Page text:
Dr Georgia Papacleovoulou (Imperial College London), first author of the study, explains: “This is the first evidence that cholestasis during pregnancy can have long-term effects on the health of the baby as it grows into adulthood.”
Both the human and mouse studies revealed an increase in fats and excessive cholesterol transport in placentas from mothers with cholestasis compared with healthy mothers, consistent with a disruption in the metabolism of fats. The researchers propose that this shift in the nutrients supplied by the mother is likely to affect the energy balance in the unborn baby, something that could continue after the baby is born, resulting in an altered metabolism in adult life that could give rise to diseases such as obesity and diabetes.
Using another mouse model, the researchers showed that feeding bile salts to mice during pregnancy resulted in chemical changes to the DNA of the offspring, or epigenetic changes.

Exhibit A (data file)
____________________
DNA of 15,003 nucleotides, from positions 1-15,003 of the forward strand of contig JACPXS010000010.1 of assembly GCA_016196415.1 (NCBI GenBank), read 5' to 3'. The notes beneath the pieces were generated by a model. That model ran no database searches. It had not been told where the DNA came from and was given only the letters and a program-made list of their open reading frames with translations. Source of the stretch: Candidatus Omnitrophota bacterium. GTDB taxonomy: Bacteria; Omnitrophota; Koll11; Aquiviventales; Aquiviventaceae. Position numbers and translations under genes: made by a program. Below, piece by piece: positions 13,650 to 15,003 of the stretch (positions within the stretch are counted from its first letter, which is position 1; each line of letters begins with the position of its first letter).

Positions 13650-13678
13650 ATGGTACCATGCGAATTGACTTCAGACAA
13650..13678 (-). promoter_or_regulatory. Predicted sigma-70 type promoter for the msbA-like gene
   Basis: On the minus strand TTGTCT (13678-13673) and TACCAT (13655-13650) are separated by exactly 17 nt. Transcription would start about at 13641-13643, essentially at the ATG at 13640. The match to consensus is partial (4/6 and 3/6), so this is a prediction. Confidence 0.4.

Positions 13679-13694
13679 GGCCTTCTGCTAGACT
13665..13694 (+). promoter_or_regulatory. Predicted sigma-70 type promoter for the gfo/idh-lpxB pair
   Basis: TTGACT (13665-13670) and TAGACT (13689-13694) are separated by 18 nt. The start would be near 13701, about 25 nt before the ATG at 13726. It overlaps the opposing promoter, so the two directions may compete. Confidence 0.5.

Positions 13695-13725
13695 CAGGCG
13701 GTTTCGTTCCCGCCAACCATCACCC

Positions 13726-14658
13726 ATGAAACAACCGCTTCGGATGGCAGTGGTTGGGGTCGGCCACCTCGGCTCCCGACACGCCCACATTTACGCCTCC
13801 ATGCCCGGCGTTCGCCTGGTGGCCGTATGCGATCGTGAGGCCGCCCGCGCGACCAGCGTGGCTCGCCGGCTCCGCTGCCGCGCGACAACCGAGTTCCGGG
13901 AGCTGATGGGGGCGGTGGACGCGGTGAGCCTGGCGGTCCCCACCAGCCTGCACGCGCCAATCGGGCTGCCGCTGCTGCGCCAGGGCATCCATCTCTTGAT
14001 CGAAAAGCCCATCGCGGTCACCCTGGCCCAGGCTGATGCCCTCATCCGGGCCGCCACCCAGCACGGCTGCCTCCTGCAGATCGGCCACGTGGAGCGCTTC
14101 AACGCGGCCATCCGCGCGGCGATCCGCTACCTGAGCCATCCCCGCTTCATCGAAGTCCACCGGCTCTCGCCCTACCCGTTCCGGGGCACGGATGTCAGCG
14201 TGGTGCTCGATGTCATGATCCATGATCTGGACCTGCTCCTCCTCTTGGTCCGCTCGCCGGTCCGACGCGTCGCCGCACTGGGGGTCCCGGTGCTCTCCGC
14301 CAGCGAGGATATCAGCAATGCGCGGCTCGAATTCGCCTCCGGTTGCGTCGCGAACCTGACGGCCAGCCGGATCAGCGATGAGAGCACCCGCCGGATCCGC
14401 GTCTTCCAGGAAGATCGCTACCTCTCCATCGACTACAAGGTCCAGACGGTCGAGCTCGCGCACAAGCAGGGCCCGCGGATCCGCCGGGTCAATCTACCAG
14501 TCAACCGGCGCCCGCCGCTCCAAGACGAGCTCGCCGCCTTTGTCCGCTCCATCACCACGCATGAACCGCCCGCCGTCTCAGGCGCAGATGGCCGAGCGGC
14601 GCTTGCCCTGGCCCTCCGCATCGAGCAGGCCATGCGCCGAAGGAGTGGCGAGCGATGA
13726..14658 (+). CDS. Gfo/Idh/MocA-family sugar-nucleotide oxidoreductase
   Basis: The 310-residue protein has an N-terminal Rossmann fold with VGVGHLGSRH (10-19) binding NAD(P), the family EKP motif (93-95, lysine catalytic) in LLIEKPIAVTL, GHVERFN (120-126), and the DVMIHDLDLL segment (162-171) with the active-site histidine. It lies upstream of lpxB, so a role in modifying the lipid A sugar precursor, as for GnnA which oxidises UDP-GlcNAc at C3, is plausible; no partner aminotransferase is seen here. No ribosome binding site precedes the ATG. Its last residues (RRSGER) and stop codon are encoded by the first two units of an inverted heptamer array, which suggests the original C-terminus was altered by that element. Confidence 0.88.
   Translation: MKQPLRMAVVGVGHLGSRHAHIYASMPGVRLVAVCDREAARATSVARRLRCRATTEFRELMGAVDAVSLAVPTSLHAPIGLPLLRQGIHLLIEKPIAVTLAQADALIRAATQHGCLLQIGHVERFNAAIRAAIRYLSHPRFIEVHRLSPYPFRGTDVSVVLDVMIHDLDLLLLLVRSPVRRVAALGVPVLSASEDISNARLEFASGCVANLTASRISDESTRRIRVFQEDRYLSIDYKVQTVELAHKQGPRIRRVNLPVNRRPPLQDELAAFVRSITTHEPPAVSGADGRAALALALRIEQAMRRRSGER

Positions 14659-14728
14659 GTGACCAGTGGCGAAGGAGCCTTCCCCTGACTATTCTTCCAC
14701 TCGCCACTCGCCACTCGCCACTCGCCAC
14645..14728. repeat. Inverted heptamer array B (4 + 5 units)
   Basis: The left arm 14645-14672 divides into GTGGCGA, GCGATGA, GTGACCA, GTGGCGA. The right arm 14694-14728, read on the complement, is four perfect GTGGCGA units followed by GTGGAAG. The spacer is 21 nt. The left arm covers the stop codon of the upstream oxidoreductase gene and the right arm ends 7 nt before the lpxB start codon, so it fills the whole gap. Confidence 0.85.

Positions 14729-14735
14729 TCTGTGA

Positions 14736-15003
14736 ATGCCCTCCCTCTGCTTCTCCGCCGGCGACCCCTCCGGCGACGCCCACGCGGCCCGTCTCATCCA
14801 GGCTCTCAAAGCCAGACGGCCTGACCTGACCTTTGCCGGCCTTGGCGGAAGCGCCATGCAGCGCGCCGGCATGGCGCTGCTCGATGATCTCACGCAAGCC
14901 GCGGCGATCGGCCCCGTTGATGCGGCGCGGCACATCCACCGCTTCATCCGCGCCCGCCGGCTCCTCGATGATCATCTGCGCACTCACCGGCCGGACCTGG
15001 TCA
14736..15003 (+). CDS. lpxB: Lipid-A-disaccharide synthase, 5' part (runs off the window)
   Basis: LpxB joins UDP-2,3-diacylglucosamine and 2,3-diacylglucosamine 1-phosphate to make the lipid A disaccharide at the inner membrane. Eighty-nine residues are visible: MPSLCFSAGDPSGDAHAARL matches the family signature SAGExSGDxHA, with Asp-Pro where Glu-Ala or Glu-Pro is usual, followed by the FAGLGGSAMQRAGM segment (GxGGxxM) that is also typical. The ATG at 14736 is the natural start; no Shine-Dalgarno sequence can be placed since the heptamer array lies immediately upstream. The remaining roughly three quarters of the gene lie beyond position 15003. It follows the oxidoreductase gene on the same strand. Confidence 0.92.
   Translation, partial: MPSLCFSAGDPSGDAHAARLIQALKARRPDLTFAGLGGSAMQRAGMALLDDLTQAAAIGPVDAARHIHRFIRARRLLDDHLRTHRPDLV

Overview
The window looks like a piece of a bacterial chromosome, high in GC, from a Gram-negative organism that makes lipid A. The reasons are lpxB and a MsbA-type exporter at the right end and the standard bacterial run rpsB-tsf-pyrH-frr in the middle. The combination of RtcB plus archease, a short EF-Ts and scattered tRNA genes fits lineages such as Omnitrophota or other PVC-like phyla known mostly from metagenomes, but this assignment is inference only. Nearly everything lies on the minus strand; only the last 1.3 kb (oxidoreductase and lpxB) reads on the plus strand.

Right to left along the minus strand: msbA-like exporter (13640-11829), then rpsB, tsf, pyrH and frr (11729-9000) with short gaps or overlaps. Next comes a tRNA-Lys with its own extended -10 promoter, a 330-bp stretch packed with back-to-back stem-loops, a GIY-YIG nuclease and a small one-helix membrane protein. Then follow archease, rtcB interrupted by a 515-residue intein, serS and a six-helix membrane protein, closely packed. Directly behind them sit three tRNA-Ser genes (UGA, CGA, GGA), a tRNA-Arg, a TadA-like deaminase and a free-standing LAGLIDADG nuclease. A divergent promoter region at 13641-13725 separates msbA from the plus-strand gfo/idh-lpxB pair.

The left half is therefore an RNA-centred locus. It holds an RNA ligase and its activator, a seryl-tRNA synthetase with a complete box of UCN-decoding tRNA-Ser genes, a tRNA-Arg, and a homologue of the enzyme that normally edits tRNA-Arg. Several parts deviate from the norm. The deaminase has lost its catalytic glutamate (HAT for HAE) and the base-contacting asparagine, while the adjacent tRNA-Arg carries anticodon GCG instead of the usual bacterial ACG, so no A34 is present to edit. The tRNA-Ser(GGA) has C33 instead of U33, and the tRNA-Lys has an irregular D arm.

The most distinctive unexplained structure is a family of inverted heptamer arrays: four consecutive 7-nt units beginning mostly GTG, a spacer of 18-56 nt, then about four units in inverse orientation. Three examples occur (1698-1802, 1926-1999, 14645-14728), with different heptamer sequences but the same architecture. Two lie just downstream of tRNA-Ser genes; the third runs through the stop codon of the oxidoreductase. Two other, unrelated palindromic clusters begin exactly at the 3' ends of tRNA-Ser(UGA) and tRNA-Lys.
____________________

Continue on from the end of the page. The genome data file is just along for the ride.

Professor Catherine Williamson (Imperial College London and King’s College London), lead author of the study, said: “We don’t yet know the exact mechanisms of how the increase in bile salts in the mothers’ blood programmes the unborn baby towards metabolic disease, but it seems likely that epigenetics plays a role. We need to do more experiments to work out how these chemical changes to the DNA of the baby affect its ability to metabolise fats.”
Dr Alison Cave, Head of Cellular, Developmental and Physiological Sciences at the Wellcome Trust, said: "We’re in the grips of an epidemic of obesity and diabetes, and this study adds to the increasing evidence that suggests that it may not be explained by unhealthy diets and lack of exercise alone.
“We know that the environment that babies are exposed to before they are born can have a huge impact on their health in later life. Studies like this are important to help us develop interventions that might be able to prevent these diseases arising in young adults.”
The study was funded by the Wellcome Trust, Genesis Research Trust, Imperial College London and the National Institute for Health Research Imperial Biomedical Research Centre.
Notes to editors